The Club d’Ultra Léger d’Alsace is a group of French enthusiasts in Strasbourg, on the German border about halfway between Luxembourg and Switzerland. They have been building ultralight aircraft since 1983, tackling technological innovations such as carbon fiber leading edges, motorization, electrification, and now solar power. They were the first to motorize a Swift, and with one of their craft electrically powered, mounted strips of photovoltaic cells to the upper wing surface. Finding that worked to boost battery duration, the group went on to mount 6.1 square meters of solar cells on an Alpaero Exelec, an ultralight self-launching sailplane.
After making 60 flights on battery power between May and April of this year, the group installed the solar cells on the wings, flying 18 times on solar assist between May 21 and July 20. These included eight launches in which the solar cells recharged the airplane’s LiFePO4 batteries during the flight, making the possibility of endless cross-country flight a realizable goal. Club members documented an average power of 1,000 Watts from the solar array, giving a recharge current of 15 Amps.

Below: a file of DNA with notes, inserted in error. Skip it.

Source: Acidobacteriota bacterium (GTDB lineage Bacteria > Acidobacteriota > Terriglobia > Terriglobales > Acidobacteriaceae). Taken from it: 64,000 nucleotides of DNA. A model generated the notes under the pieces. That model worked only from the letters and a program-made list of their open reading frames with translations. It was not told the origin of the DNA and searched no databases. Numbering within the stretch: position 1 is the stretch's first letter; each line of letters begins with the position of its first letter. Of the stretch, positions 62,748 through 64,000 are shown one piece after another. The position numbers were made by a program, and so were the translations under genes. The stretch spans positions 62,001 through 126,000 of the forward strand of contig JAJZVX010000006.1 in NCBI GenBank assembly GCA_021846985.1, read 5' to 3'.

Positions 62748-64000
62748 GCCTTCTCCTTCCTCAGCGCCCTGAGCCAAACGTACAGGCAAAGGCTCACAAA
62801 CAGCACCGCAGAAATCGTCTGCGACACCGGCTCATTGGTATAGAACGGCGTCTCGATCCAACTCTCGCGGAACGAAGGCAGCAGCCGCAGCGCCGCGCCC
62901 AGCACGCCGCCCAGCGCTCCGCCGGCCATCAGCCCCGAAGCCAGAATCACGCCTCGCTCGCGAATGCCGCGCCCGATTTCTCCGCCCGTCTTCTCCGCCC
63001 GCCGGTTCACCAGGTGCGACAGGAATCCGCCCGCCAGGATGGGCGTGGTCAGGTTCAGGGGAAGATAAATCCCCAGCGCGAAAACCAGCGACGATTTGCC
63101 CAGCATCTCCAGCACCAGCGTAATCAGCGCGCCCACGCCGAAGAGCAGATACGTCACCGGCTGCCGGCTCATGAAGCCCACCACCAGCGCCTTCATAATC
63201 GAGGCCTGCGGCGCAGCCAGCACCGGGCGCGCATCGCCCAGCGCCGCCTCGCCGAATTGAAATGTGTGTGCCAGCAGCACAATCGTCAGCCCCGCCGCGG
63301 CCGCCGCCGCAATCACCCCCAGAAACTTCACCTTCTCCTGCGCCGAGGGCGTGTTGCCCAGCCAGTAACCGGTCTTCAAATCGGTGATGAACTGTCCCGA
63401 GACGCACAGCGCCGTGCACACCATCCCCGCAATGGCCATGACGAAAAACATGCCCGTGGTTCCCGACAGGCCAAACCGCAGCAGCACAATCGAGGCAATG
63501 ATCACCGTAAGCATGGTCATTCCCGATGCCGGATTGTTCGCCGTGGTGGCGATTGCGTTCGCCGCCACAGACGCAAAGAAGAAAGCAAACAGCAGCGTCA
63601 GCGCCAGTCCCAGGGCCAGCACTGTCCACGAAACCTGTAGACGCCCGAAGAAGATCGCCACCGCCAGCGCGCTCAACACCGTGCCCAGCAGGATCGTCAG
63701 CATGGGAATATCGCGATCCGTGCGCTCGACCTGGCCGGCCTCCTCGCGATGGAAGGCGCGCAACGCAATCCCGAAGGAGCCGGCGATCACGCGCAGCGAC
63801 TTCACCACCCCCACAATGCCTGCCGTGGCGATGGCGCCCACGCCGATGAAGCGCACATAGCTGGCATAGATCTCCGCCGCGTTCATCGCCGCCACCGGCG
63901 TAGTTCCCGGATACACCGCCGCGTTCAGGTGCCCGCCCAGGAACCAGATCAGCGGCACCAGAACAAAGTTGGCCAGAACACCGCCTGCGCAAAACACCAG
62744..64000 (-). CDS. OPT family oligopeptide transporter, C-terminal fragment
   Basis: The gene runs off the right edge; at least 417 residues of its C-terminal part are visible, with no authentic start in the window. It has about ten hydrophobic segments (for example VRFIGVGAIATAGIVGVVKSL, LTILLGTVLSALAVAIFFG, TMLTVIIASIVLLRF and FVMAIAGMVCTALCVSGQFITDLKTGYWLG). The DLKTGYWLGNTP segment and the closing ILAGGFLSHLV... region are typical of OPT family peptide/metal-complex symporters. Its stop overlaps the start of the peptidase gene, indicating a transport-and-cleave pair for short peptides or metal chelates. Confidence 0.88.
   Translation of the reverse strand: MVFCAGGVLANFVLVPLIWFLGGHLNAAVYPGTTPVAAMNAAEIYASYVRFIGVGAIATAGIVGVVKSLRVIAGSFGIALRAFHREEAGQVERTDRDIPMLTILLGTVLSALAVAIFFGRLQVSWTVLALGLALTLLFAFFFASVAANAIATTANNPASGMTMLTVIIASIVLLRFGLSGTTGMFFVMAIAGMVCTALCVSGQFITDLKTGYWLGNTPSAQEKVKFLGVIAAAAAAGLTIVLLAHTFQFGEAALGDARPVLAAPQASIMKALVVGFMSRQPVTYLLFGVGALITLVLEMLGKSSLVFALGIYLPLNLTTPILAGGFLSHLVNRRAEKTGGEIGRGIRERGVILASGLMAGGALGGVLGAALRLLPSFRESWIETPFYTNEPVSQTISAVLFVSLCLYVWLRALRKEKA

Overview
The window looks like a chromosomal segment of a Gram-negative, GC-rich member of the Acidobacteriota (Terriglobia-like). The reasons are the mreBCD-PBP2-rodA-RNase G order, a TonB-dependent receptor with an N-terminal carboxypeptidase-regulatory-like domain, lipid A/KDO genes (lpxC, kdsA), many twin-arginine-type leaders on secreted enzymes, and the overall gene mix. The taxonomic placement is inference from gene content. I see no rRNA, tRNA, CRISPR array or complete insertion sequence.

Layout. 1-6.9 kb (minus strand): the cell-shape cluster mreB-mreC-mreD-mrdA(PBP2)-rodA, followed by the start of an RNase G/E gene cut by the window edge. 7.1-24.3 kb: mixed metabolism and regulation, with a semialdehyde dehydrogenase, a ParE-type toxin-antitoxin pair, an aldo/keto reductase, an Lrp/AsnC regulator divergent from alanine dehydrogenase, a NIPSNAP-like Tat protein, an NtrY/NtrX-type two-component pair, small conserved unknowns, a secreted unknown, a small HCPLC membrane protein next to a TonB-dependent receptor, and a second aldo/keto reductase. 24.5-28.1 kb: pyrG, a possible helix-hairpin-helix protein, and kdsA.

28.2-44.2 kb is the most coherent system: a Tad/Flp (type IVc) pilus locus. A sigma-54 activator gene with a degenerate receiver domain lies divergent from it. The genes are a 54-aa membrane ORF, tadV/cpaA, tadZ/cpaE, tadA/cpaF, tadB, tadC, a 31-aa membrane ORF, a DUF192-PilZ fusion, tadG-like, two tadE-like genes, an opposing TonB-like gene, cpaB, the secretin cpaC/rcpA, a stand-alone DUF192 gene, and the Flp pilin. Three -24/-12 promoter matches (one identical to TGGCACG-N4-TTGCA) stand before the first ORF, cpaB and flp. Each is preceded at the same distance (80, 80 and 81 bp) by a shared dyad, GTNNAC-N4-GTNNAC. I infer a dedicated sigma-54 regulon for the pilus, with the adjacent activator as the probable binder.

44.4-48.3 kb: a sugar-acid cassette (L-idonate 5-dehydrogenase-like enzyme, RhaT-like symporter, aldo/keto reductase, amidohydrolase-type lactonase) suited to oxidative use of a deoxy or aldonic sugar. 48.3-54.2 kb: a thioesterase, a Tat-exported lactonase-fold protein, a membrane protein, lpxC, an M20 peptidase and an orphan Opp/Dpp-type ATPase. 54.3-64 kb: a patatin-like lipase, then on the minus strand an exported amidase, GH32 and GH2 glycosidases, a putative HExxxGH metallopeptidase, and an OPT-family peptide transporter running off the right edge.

This could be the least expensive solar-powered airplane in the world, with the base airplane selling for about 25,000 euros ($31,000), and the electric motor, controller and 40 Amp-hour batteries adding approximately 10,000 euros ($12,400). Note that these are estimates based on recent price lists. Thin film solar cells are dropping in cost, with Flexible Energy Inc. forecasting manufacturing prices of $1.00 per square foot soon. That would make the 66 square feet of solar cells on Sunexelec a real bargain, although one can count on spending more at today’s rates.
A self-launching, self-recharging sailplane for under $50,000 is an inexpensive way to go flying, though. As battery weights and costs decrease and solar cells become a commodity item, we will see more ultralight and light sailplanes being converted, since the prospect of truly free flight will appeal to many.